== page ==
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Monday, January 25, 2021

India tea gardens facing huge losses following lockdown

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Over 850 big tea gardens and thousands of small gardens in the northeastern region of India specially in Assam are closed leading to huge economic loss

Over 850 big tea gardens and thousands of small gardens in the northeastern region of India specially in Assam are closed leading to huge economic loss and jeopardizing the livelihood of lakhs of workers.

Tea planters, however, promised to take care of the welfare of over seven lakh workers and employees.

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The Tea Board, under the Union Ministry of Commerce and Industry, in an advisory said that the tea gardens and small growers who may face disruptions in activities and who could not pluck quality green leaf on time are advised to skip and discard those overgrown leaves and pluck and manufacture only the subsequent growth.

“These advisories have been issued in order to uphold the quality of Indian tea in the face of outbreak of COVID-19 pandemic,” the Tea Board said on Tuesday.

North Eastern Tea Association (NETA) adviser Bidyananda Barkakoty said that the tea estates in Assam have already shut down and they are in touch with the Assam government about the livelihood and welfare of the workers.

“The closure of the works in the tea gardens was decided after the Consultative Committee of Plantation Associations (an umbrella body of tea producers associations), held a video conference meeting earlier this week,” Barkakoty told media.

He said that the lockdown is inevitable as per the government’s directives and to prevent the spread of the COVID-19.

“The tea estate owners and management are trying their best to provide wages and rations to the workers. We could make up our loss if we are alive. Job security of our workers and employees are also very supreme in this hour of crisis,” the NETA adviser said.

Tea garden owners, economists and others predict huge losses due to the closure of the tea estates and related trades in the economically feeble northeastern region.

Plucking had just picked up in the gardens in Assam, which is the largest producer of tea in the world. According to the tea planters, leaves plucked during the initial flush are the youngest and the tender part of the tea plant. The first flush from March to April is the first plucking after the dormant winter months.

The Assam unit of the Indian Tea Association (ITA) has requested the Labour Commissioner to allow the industry to undertake spraying and irrigation operations as there may be huge and permanent damage to the tea plants if adequate protection (through spraying of pest repellents and pest killers) is not allowed.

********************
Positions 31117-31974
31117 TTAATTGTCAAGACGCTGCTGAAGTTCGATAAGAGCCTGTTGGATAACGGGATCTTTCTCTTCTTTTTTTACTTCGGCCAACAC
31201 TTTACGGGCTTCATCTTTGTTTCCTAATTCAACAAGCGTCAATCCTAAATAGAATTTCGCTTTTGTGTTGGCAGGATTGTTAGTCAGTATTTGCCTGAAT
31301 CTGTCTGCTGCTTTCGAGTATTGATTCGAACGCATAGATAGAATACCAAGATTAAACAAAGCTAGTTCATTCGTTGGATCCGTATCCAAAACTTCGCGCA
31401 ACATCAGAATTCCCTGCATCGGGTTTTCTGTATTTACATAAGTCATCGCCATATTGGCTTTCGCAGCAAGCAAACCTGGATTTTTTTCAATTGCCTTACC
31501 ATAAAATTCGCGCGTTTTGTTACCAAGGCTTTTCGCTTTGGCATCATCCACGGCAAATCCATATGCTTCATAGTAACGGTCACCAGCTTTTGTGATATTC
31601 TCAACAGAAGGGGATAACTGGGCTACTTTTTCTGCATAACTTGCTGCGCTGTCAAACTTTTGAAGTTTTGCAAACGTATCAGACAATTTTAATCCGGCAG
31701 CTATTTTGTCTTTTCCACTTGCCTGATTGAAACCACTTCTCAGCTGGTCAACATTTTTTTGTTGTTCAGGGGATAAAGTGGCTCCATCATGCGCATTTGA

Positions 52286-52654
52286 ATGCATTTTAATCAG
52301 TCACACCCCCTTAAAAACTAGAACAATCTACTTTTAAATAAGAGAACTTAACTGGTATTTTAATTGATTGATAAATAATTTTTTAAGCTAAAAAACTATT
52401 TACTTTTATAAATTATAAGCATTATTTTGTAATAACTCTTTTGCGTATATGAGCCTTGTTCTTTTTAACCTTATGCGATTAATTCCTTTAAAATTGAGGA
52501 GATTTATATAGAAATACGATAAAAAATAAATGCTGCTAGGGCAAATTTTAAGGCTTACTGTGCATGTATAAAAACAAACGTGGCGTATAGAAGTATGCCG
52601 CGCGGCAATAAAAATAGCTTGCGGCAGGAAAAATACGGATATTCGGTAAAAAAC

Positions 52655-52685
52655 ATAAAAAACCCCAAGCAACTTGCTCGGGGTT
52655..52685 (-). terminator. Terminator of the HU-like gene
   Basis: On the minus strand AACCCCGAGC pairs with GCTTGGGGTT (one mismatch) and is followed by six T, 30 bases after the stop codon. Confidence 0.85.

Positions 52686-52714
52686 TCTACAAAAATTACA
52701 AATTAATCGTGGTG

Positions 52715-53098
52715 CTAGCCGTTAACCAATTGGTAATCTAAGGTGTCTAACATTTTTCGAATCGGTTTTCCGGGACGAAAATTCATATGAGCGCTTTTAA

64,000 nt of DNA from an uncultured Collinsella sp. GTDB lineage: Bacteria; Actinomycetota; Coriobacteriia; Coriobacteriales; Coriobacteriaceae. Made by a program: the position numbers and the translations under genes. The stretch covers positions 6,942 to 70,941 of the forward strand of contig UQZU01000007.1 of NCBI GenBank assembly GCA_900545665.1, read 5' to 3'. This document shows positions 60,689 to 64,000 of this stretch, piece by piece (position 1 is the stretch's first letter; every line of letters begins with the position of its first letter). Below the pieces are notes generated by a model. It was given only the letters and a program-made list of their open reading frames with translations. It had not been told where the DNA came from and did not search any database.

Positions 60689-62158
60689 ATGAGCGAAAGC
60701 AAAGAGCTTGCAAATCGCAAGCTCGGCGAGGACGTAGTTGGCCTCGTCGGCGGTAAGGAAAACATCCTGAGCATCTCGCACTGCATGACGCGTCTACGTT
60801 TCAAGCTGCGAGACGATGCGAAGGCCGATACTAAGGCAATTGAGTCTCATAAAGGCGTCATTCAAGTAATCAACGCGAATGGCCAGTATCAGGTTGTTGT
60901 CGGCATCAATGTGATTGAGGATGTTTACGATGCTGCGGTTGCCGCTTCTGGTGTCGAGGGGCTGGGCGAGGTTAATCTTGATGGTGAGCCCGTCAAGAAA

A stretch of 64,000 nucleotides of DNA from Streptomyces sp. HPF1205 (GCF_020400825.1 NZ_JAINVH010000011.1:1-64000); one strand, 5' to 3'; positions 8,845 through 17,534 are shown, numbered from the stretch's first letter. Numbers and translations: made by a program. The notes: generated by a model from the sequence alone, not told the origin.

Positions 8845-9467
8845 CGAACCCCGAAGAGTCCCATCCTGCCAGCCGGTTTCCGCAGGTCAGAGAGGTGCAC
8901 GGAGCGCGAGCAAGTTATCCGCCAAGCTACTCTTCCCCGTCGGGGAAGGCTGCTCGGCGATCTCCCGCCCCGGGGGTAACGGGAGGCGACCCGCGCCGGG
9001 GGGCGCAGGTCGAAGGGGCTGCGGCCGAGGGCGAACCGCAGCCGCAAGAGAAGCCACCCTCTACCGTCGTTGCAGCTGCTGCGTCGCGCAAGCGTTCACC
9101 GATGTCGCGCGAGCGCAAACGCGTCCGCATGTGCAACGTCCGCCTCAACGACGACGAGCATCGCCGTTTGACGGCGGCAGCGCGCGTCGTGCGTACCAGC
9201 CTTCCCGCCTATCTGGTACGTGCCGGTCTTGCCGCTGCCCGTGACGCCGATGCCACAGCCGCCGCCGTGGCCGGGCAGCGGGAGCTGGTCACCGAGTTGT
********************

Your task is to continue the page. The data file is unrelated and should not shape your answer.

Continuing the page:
“Considering the scanty rainfall in the current season, it is also required to continue irrigation in tea gardens as necessary,” the ITA said.

Of the total domestic tea production of 1,325.05 million kg last year, 720 million kg came from Assam, which on an average produces 52 per cent of India’s total tea.

In 1990, Assam’s tea production was only 388 million kgs which has grown to 692 million kgs in 2018 and 720 million kg last year (2019).

Assam has 765 big tea gardens and over 1.20 lakh small tea growers engaging around 6.77 lakh workers in this organised industry.

After Assam, Tripura is the second largest producer of tea in the northeastern region producing around 10 million kg of tea annually.

Tripura Tea Development Corporation (TTDC) Chairman Santosh Saha said that all the 54 big tea gardens and thousands of small tea gardens besides 22 processing factories are now closed to maintain social distancing in view of the outbreak of novel coronavirus.

“The state government has taken some steps to maintain the supply of rations, packed foods and providing financial aid to the poor people and daily wagers,” Saha told media fearing a huge economic loss due to the closure of the tea gardens in the northeastern region.

The TTDC chief said that after Assam, Tripura is the second largest tea producing state in the northeast, producing different quality of tea with an area of 6,885 hectares under tea cultivation.

About 20,000 people are directly employed in the 54 big gardens in Tripura, with another 15,000 people involved in 230 small gardens contributing immensely to the growth of the state’s overall economy.

The TTDC Chairman said that Tripura has recently started selling tea through the 9.15 lakh fair price shops under the Public Distribution System. Tripura, an erstwhile princely state, started producing tea in 1916 at Hiracherra estate in Unakoti district in northern Tripura, adjoining Assam.

READ ALSO: Digital India faces its biggest test amid lockdown

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